by NeuvoLiberal 2007-12-28 06:45AM | 0 recs
Re: It's the facts, dude.

Two-year score. Rich. That chart alone is explanation enough on why Obama is so inexperienced.

by RJEvans 2007-12-28 10:23AM | 0 recs
Re: It's the facts, dude.

And you're expecting what, 59% for 2007?

by ReillyDiefenbach 2007-12-28 10:45AM | 0 recs
Re: It's the facts, dude.

Hey, you never know. Edwards went from 100 in 2000 to 17 in 2004.

by RJEvans 2007-12-28 10:51AM | 0 recs
Re: It's the facts, dude.

I'm not really interested in rebutting this sort of thing, but it seems much more likely that Edwards was being downgraded for missing a lot of votes in 2004 when he was running for higher office, and not that he suddenly turned into a total wingnut on environmental issues.

by Steve M 2007-12-28 11:04AM | 0 recs
Re: It's the facts, dude.

I realized that, but then that also puts this comparison into question.

by RJEvans 2007-12-28 11:06AM | 0 recs
Re: It's the facts, dude.

"I realized that, but then that also puts this comparison into question."

It doesn't. These are ratings by the league of conservation voters which engages renowned environmentalists to pick important environmental votes and then grades members of congress based on how they voted on them.

Absences are bad on environmental votes in general (because the damage may irrecoverable, and also because Republicans, with one or two exceptions, have been traditionally united when it comes to making the wrong choices on the environment i.e. every Dem vote is generally needed on these votes), and hence should be factored as negatives.

by NeuvoLiberal 2007-12-28 11:24AM | 0 recs
Re: It's the facts, dude.

I really don't care. I never cared for ratings. They mean nothing to me. So preach them all you want.

by RJEvans 2007-12-28 11:37AM | 0 recs
Re: It's the facts, dude.

You apparently don't care for facts either, I guess.

by dmc2 2007-12-28 12:33PM | 0 recs
Re: It's the facts, dude.

So you would look at ratings and say candidate "A" is more qualified to be President? Are you kidding me?

by RJEvans 2007-12-28 01:16PM | 0 recs
Edwards had bad ratings in 1999 and 2002,

two years in which he had no excuse of campaigning for some office. He does have the excuse, albeit a poor one for environmental votes, of campaigning for president in 2003 and 2004.

by NeuvoLiberal 2007-12-28 11:18AM | 0 recs
Explain why HRC's score was only 71% in 2006,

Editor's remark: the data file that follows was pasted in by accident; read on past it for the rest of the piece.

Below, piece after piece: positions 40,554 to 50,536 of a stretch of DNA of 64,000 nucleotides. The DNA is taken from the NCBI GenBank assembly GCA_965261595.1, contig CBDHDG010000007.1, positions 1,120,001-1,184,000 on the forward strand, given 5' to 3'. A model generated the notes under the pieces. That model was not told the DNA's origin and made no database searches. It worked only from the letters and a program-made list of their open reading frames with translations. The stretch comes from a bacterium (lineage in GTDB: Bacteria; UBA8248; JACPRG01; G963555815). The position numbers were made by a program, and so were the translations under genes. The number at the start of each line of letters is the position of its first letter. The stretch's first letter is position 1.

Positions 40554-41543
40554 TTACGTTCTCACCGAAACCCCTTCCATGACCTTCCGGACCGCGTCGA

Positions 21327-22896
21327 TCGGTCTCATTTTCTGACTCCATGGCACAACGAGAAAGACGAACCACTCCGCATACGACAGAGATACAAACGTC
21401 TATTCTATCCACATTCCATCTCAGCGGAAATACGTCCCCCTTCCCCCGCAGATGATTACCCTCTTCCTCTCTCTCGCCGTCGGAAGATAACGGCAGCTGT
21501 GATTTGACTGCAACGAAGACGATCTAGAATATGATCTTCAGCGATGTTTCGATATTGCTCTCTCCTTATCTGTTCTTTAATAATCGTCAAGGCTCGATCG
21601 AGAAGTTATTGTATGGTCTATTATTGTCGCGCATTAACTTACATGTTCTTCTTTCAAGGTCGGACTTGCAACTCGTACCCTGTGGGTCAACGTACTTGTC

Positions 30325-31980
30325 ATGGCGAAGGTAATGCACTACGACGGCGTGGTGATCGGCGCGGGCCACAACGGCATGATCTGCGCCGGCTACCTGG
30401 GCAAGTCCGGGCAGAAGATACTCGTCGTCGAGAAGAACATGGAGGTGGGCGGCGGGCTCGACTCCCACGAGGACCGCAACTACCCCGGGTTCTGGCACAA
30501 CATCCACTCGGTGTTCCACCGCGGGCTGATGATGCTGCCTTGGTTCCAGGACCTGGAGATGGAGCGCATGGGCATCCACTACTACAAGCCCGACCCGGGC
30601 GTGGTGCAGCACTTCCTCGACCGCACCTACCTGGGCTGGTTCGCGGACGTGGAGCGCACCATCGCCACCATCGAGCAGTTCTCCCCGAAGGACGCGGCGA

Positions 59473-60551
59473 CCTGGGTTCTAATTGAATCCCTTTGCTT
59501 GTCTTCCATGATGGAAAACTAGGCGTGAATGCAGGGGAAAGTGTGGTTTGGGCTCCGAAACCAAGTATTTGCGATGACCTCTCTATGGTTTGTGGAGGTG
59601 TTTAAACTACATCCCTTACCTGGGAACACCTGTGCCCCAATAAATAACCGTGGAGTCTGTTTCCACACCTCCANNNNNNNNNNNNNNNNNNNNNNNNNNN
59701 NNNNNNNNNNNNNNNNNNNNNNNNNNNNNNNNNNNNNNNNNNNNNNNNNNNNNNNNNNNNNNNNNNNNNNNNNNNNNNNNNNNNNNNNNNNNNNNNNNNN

compared to Obama's 95%?

"Two-year score."

Illinois senate doesn't exist in your world?

"Rich. That chart alone is explanation enough on why Obama is so inexperienced."

As I said, with all her "experience", Hillary Clinton (you seem to be supporting her) has only two bills carrying her name passed into law in 7 years in the senate, and they were both ceremonial. Then she has her votes for the the Iraq war, the Kyl-Lieberman amendment and the failed healthcare project, three major negatives.

by NeuvoLiberal 2007-12-28 11:02AM | 0 recs
Re: Explain why HRC's score was only 71% in 2006,

Jesus Christ, what's your point? Obama is genuinely inexperienced in ALL matters. How is this hard to understand? Experience does mean how many bills you passed or what score you get in a ratings system. I would think people would understand this.

by RJEvans 2007-12-28 11:05AM | 0 recs
Re: Explain why HRC's score was only 71% in 2006,

"Experience does mean how many bills you passed or what score you get in a ratings system."

What exactly is this elusive "experience"?

The most glaring "experience" I see on Hillary Clinton's resume are:

  1. the failed healthcare project and
  2. a vote to authorize a war (when no imminent thread existed) that cost over a trillion and caused over a million deaths.

Why exactly do we want that kind of experience? Especially to represent the Democratic party given (2)?

by NeuvoLiberal 2007-12-28 11:16AM | 0 recs
Re: Explain why HRC's score was only 71% in 2006,

If you don't understand what the word "experience" means, then you should not be preaching on this site.

Hillary Clinton's experience has been detailed in several diaries over the last few months. Read them and enjoy.

Hillary Clinton has already admitted defeat in Healthcare and has learned from her experience.

I don't see how the Iraq "vote" is negative experience. You could say it was bad judgment. But if the war went right, Obama would be wrong now wouldn't he. The problem with Obama is his record on Iraq. He voiced his opposition of the war, but when he got in the Senate, he had the same position as Clinton and even said his position on the Iraq war in no different than Bush.

As for the Iranian Resolution: a non-binding resolution saying Iran's Revolutionary Guard has helped terrorist and supports terrorism. Seems like the right vote to me.

by RJEvans 2007-12-28 11:42AM | 0 recs
Re: Explain why HRC's score was only 71% in 2006,